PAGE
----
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Herron Wins Bay In Sudden Death

For three days, all anyone wanted to know about Tim Herron was what he had for lunch and why they called him Lumpy. On Sunday, Herron showed his game was worth talking about, too.

Herron felt comfortable all week with his new driver. (AP)

Herron made clutch par putts down the stretch and won the Bay Hill Invitational with a birdie on the second playoff hole against Tom Lehman, giving the 29-year-old from Minnesota his third victory in four years on the PGA Tour.

Herron, who closed with an even-par 72 for 274, earned $450,000. It was the second time in which he had at least a share of the lead for all four rounds. He went wire-to-wire in the Honda Classic as a rookie in 1996.

After he and Lehman made pars on the first playoff hole at No. 18, Herron played the 511-yard 16th hole to perfection -- a booming drive down the fairway and a bold approach over the water to about 10 feet.

Lehman, playing only his second stroke-play event since a three-month layoff for shoulder surgery, hit into the bunker for the second time in less than an hour. He blasted through the fairway into the rough, hit over the green and made a 15-foot par putt from the fringe even before Herron lined up his eagle putt.

"I can't hang my head. I feel like I played well," Lehman said. "It feels good to be nervous again. Last week at Honda, I finished last. This was a lot more fun."

Davis Love III can blame his putter for finishing one stroke out of the playoff at 275. One day after he made eight birdie putts, Love came up empty in his bid to win Arnold Palmer's tournament for the first time after three good chances.

He missed 4-foot birdie putts on three of the first four holes, missed an 8-footer on No. 16 and then missed a 10-foot par putt on No. 17 that knocked him out of a share of the lead. Love had a 30-foot birdie on the last hole that slid by on the right.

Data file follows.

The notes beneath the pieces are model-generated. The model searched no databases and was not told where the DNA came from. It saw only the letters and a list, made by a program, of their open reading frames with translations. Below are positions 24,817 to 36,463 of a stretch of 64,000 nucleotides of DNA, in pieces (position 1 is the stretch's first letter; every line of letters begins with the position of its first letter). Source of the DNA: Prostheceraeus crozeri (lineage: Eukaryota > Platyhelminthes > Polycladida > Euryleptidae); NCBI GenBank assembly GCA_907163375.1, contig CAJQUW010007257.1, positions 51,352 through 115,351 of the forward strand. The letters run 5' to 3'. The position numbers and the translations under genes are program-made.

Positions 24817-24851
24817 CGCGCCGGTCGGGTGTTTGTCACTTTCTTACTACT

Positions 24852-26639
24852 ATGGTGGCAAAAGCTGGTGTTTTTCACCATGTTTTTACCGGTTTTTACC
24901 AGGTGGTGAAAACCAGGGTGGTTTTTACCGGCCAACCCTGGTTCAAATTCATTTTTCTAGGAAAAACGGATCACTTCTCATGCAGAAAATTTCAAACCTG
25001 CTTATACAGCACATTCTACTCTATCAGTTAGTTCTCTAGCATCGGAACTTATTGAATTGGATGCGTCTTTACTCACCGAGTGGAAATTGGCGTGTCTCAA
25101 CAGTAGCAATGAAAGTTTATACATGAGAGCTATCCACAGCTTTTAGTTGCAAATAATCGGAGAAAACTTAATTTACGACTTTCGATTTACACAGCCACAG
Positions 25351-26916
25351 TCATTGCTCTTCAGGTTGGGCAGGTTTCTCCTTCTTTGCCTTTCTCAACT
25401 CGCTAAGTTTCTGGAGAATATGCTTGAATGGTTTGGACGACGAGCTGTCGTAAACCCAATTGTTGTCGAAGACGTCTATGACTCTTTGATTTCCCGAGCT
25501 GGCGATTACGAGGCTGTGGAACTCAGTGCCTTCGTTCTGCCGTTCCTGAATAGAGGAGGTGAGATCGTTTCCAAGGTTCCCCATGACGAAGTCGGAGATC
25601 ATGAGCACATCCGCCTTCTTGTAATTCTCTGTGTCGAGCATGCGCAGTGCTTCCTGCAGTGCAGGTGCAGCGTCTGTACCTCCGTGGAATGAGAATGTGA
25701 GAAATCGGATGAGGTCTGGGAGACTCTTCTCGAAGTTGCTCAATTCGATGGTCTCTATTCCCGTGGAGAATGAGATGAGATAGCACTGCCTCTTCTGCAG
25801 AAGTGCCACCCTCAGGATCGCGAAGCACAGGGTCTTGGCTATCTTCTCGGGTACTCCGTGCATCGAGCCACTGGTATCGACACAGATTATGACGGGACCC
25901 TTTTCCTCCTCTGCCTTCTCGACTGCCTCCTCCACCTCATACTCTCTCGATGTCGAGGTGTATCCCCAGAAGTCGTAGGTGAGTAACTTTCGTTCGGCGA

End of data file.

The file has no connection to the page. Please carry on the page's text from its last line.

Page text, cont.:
"I definitely lost some confidence with my putter," Love said. "I didn't get a lot of putts on line."

Robert Damron, who grew up at Bay Hill, holed a 35-foot birdie putt on the last hole for a 67 that left him alone in fourth at 276. He earned $120,000 the largest paycheck of his career.

Both: Putting woes are contagious
Both: Hold on Tiger, don't leave

  • Tim Herron
  • Tom Lehman
  • Davis Love III

    Tim Herron:
  • His game late last year
  • Having an opportunity to win
  • No one else was better than 8-under 280 on a blustery day that made Bay Hill play 2.5 strokes higher than the day before.

    That made it tough for anyone to make a run, and equally difficult for either Lehman, Herron or Love to build a lead bigger than one stroke. Left behind was a thrilling finish that brought a smile to Palmer's face as he watched from the 18th green.

    Lehman, who started the day one stroke behind, caught Love and Herron with a birdie on No. 4 and took the lead with a 10-foot birdie putt on No. 8. While Lehman says his shoulder is about 80 percent, he was more concerned about the rust.

    He didn't show any Sunday. Despite having not even been in contention for a full year, Lehman looked like the grinder who was the PGA Tour player of the year in 1996 when he won the British Open and the Tour Championship.

    He made eight straight pars down the stretch, his only blip a bogey from the bunker on No. 17 that dropped him back into a share of the lead at 14-under.

    That's where Love suffered his only bogey, not surprising since it was the toughest hole at Bay Hill. But it dropped him out of the lead, and while he made birdie at No. 18 in each of the first three rounds, he couldn't make the one he needed the most.

    Herron was anything but steady, but he had the one club working that Love didn't -- his putter. Perhaps the biggest putt of the day came on the fourth hole when Herron sliced his drive out of bounds. He made a 12-footer to save bogey and keep a share of the lead, then made knee-knocking par putts in the 5-foot range five times to give himself a chance.

    The only ones he missed proved to be pivotal -- a 6-foot birdie putt at No. 16 that would have given him the lead, and another 6-footer straight down the slope on the 72nd hole for the victory.

    That was all forgotten when he tapped in for birdie on the second hole for the title.


    • David Frost made eagles on the par-5 sixth and 16th holes, only the fifth time in Bay Hill history that a player has made two eagles in one round. The last player to do that was Mark MNulty in the first round of 1995.
    • For the first time in 14 regular PGA Tour events, dating to The Players Championship last year, Tiger Woods failed to break par in any of his four rounds. He had a 72 on Sunday.
    • The four Europeans in the field Sunday -- Colin Montgomerie , Ian Woosnam, Lee Westwood and Bernhard Langer -- all shot 79.
    • Frank Lickliter was the only player to make birdie at No. 17 on Sunday.

    ©1999 The Associated Press. All Rights Reserved. This material may not be published, broadcast, rewritten, or redistributed

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